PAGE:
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Posts Tagged ‘Morrisons’

When my grandfather passed away a couple of years ago, I ended up inheriting from him a share in the Wine Society – this is the John Lewis of the wine world: a mutual that ploughs its profits back into making good wines available at decent prices. If you are interested to know more, just have a look online.

Before Christmas, a friend of mine and I went to one of the Society’s tastings in London – exploring the wines of Portugal. It was interesting and informative – primarily because there are lots of indigenous Portugese grapes that I had never heard of. There were also a wide range of Madeira wines and Ports to try.

Verdelho is one of the four main grape varieties grown on the island of Madeira, and it is famous for making a medium dry fortified wine. So it caught my eye on the label of a South East Australian dry white on offer in Morrisons at the moment.

Rosemount, one of the bigger Australian producers, has created a (2009 vintage) Semillon, Verdelho, Chardonnay blend. It is less than half price at £4.99, until 26 February.

A medium lemon colour, the wine has immediate aromas of pear drops, apples and lychee; and after a swirl in the glass it has real cleanliness and freshness, and a bit of a tropical fruit rush.

It is a well-balanced wine in respect of alcohol and acidity with limey citrus flavours, and is evocative of fresh cut grass and summer days. Even though it’s the middle of winter, it’ll go beautifully with your favourite fish pie.

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By the time you are reading this we will be in December and on the countdown to Christmas.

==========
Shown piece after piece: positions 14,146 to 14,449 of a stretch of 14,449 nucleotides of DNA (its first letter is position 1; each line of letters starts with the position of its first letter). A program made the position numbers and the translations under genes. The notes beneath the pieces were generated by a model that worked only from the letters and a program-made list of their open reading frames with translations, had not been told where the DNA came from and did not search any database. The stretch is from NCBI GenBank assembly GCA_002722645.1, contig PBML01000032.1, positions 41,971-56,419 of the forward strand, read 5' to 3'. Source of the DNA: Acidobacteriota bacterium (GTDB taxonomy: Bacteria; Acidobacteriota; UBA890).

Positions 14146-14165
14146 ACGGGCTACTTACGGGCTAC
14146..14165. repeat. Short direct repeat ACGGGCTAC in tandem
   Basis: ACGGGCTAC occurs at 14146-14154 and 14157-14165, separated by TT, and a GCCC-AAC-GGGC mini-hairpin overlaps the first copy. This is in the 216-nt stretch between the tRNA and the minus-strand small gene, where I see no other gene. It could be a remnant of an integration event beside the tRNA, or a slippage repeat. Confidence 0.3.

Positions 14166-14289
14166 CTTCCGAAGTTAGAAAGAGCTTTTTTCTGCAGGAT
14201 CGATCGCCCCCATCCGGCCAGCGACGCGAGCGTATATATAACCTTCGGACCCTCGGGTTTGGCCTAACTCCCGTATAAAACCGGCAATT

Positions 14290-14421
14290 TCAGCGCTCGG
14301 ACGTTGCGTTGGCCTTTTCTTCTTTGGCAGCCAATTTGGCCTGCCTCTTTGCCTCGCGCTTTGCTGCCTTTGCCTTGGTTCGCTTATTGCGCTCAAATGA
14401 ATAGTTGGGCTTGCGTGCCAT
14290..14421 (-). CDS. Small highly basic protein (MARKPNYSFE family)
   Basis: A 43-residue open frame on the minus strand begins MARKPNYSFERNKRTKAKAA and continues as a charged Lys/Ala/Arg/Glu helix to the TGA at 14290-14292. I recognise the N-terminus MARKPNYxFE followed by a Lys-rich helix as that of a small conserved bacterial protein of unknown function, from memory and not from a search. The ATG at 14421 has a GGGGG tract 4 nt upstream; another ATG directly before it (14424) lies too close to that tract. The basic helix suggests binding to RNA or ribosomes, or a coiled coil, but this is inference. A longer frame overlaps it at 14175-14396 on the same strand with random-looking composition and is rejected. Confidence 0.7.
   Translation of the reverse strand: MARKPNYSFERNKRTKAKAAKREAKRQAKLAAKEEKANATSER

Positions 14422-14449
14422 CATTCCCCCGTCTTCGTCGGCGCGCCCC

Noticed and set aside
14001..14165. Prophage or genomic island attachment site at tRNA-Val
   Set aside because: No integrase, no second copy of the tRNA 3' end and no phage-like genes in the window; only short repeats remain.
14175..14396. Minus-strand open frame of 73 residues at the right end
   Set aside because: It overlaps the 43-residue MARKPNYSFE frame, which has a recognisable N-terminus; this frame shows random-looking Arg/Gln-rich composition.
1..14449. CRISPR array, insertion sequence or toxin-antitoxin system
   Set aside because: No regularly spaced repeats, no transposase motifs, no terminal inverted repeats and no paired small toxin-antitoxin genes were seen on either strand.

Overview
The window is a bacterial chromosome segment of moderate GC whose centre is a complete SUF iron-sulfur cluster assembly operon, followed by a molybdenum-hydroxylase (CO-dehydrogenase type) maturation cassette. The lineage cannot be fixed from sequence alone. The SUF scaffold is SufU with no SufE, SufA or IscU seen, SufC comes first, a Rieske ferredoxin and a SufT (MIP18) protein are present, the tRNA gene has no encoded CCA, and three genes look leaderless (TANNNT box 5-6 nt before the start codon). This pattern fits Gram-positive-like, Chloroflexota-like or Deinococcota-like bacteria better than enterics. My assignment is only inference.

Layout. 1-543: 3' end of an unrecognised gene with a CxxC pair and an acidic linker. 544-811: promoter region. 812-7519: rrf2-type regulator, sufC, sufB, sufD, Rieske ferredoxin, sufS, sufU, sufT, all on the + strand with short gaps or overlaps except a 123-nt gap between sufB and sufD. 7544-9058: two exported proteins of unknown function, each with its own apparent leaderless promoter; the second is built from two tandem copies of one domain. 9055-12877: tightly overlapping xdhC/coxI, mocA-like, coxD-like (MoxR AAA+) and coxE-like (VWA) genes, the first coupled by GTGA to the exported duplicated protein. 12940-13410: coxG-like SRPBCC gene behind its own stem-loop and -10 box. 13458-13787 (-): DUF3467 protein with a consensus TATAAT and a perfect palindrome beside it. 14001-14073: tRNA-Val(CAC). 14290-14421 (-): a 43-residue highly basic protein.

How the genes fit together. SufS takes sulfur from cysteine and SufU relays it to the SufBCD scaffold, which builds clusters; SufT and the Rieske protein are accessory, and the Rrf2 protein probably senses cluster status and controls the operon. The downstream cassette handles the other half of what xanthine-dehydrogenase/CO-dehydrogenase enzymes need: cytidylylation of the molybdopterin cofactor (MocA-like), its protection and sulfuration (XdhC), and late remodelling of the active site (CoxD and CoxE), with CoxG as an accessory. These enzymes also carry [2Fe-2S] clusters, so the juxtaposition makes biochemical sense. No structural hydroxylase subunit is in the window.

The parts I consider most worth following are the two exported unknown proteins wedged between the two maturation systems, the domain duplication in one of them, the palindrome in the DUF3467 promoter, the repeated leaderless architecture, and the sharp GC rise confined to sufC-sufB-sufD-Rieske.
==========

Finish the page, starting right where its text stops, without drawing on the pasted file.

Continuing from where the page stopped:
If you are anything like me, schooled in the ration-book ways of dear departed grandparents, you will gradually be picking up treats for the holidays in the preceding weeks.

So it’s with a fond memory of Grandpa Perry that I’ve chosen a favourite red of his that will go very nicely with the Christmas turkey.

The appellations of Burgundy are famous for their cultivation of the Pinot Noir grape, and the wines pair with white meat dishes just brilliantly.

At Morrisons until 31 December there is a five quid discount on Maurice & Fils Bourgogne Hautes Côtes de Beaune – a

£7.99 at Morrisons until 31 December

snip at £7.99. (I can’t work out if this is a clever joke, or the winemaker genuinely is France’s own Maurice-sons!)

A light, going-on-garnet colour, this 2009 vintage is young on the nose with fresh strawberry and cherry aromas.

Red plums on the palate, with a sherried tone every now and then, it has an earthy flavour, bringing to mind cold wintry woodland walks. The wine will complement (for my taste) the Christmas cake just as well as the turkey.